By Peter Lowewi
Active cases in the region rose to 23 last Friday, the highest in over two months. Cases appear to be falling over the weekend due to fewer tests, but tend to rise towards the end of the week. Alaska’s hospitalization count for COVID patients is 61, the most since early March, and Norton Sound Health Corporation also reported two new COVID-related hospitalizations last week.
Of the 2,452 cases reported in the state last week, 548, or 22 percent, involved non-residents. Of these, almost half, 272, were at sea, i.e. cruise ships or seasonal fishermen. Three of the 11 cases reported in the Nome region last week involved non-residents.
On Thursday, June 16, the Alaska Department of Health and Human Services updated the Excess Death Report, which examines the difference between actual deaths and expected deaths. Since the pandemic began, the state has had 1,933 more deaths than statistical models predict. The current official Alaska death toll from COVID-19 is 1,252. While the number of COVID deaths may be an underestimate, untreated cancer and heart disease also rose compared to normal.
The state’s data was not available specifically for the Nome Census Area because small censuses make it difficult to calculate reliable estimates. The state’s northern region, which includes Nome, Norton Sound and the Bering Strait, had three fewer than expected deaths in 2020 but 24 more than expected deaths in 2021. NSHC has reported six deaths in the region due to COVID-19 since the beginning the pandemic.
Last Saturday, the Advisory Committee on Immunization Practices of the Centers for Disease Control and Prevention, an independent body, voted unanimously to recommend vaccinating children ages six months to five years with either Pfizer-BioNTech or Moderna-COVID vaccines.
CDC Director Dr. Rochelle Walensky supported the recommendation and said in a statement:
“I encourage parents and caregivers to contact their doctor, nurse or local pharmacist with any questions they may have to learn more about the benefits of vaccination and the importance of protecting their children through vaccination.”
NSHC PR Manager Reba Lean said in an email to Nugget, “Our vaccine, which was pre-ordered ahead of its CDC approval, has not yet arrived but is expected later this week. We will make an announcement when it becomes available in Nome and the villages. Our goal would be to vaccinate as many as possible before the start of the school year.”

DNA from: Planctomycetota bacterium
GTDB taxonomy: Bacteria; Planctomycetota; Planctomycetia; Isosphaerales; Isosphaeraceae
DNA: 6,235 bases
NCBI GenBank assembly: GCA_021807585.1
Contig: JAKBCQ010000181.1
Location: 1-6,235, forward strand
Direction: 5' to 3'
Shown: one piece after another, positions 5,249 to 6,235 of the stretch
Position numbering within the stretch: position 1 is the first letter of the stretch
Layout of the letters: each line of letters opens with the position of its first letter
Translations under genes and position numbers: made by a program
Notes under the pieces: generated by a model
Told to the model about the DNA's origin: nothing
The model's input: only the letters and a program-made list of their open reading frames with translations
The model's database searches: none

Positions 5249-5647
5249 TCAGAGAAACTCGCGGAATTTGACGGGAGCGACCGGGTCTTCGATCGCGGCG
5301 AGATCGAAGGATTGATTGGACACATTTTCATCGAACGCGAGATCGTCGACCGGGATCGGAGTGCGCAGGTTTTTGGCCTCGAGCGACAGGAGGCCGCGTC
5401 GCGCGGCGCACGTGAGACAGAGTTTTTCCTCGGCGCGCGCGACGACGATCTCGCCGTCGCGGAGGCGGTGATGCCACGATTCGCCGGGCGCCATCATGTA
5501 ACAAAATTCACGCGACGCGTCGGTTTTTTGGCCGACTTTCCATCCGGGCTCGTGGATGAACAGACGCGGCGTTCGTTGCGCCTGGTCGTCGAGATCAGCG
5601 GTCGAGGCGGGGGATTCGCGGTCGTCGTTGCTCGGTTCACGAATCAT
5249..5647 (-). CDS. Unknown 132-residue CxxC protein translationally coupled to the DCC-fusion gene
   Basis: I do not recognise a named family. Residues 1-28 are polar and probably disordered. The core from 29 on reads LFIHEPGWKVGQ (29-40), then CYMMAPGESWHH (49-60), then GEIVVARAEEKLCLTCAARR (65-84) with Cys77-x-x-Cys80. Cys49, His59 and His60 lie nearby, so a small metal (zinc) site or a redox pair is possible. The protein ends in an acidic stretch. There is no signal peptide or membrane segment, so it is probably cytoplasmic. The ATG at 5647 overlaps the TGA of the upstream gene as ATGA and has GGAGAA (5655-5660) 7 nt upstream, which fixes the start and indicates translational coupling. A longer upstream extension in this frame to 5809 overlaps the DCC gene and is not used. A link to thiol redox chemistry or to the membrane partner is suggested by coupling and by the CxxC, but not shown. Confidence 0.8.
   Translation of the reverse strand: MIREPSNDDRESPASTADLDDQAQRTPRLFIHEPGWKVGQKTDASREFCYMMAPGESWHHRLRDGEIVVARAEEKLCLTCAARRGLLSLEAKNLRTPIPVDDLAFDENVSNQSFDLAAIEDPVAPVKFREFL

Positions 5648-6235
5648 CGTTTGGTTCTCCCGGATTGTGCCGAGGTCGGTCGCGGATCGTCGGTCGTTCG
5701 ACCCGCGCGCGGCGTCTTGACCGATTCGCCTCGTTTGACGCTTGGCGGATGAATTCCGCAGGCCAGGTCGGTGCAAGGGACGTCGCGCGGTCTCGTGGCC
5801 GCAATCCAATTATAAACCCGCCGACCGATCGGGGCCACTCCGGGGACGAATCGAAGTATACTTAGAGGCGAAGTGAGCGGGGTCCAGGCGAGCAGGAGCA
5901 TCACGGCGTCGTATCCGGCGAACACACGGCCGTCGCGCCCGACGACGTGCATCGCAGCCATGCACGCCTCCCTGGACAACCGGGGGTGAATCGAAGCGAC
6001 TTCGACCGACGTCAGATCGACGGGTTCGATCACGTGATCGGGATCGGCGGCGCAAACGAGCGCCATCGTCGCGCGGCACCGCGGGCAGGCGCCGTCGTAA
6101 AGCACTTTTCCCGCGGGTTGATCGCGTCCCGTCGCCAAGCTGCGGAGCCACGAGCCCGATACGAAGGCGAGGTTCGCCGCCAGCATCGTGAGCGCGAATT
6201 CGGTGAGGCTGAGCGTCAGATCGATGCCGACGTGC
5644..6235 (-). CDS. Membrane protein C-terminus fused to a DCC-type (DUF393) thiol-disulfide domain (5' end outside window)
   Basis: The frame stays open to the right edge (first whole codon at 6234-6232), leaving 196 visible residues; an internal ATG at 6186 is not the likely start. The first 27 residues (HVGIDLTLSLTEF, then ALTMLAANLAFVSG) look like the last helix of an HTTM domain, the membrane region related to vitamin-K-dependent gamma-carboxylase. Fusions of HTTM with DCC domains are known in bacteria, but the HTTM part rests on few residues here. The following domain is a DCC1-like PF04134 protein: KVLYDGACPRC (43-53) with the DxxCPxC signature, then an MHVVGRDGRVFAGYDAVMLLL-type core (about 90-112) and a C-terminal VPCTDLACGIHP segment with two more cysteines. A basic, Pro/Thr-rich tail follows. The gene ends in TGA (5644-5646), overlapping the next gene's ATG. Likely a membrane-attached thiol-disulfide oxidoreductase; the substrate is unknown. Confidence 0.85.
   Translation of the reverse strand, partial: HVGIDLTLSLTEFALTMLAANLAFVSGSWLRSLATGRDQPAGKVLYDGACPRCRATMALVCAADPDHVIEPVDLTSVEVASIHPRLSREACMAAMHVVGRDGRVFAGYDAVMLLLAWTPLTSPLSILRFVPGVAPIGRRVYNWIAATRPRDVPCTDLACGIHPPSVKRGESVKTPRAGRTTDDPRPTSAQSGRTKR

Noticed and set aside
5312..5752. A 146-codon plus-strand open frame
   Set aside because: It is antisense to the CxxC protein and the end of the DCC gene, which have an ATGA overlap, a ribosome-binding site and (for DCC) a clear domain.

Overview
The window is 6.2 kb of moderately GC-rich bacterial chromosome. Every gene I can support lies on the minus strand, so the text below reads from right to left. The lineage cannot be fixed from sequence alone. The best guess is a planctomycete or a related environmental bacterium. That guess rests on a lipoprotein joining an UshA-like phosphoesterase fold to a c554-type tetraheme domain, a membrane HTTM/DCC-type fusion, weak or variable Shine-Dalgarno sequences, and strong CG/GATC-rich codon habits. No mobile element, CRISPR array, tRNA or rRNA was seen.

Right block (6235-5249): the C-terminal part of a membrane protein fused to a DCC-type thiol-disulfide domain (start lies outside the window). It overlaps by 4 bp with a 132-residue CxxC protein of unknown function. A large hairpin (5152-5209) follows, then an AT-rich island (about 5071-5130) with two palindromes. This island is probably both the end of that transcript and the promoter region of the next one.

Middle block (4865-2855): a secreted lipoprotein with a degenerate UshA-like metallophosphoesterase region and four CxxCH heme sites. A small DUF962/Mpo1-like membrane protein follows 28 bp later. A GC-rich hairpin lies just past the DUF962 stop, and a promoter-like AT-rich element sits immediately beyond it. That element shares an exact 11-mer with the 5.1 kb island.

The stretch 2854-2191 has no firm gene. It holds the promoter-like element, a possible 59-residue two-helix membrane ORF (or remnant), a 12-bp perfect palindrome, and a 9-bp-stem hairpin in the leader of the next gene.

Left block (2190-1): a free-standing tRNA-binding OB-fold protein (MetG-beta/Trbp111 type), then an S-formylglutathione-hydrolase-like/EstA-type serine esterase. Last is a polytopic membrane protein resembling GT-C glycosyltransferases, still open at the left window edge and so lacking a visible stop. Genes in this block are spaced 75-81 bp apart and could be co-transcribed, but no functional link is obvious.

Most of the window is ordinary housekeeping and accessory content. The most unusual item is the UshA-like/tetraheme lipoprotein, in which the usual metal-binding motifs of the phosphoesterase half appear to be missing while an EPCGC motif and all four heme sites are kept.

The week in numbers
On Tuesday, June 14, Norton Sound Health Corporation identified four new cases of COVID-19 in the area. Three of the cases were in Nome and one in Diomede.
This led to 12 active cases in the region. Nine of the active cases were in Nome, two in Diomede and one in Unalakleet.
On Wednesday, June 15, NSHC identified four new cases of COVID-19. Three were in Nome, one in Unalakleet.
This resulted in 14 active cases in the area: 12 in Nome and two in Unalakleet.
As of Friday, June 17, NSHC identified nine new cases of COVID-19 in the region. There were six new cases in Unalakleet and three in Nome. This brought the number of active cases in the region to 23, with 15 in Nome and eight in Unalakleet.
A new case was identified in Nome on Saturday 18 June.
This resulted in 20 active cases in the area: 13 in Nome and seven in Unalakleet
No new cases were reported as of Sunday, June 19.
Active cases in the region were at 15. Nine of the cases were in Unalakleet and six were in Unalakleet.
No new cases were reported as of Monday, June 20. There are 12 active cases in the area: six in Nome and six in Unalakleet.
Since the start of the pandemic: The United States of America has had 86,305,925 officially reported cases of COVID-19 and 1,013,509 related deaths. The state of Alaska, which now only updates its numbers once a week, had 257,263 officially reported cases of COVID-19, 3,769 hospitalizations and 1,252 COVID-related deaths. There are currently 61 people in the state hospital due to COVID-19.
The Nome, Bering Strait and Norton Sound region has seen at least 6,055 cases of COVID-19, 46 hospitalizations and six deaths.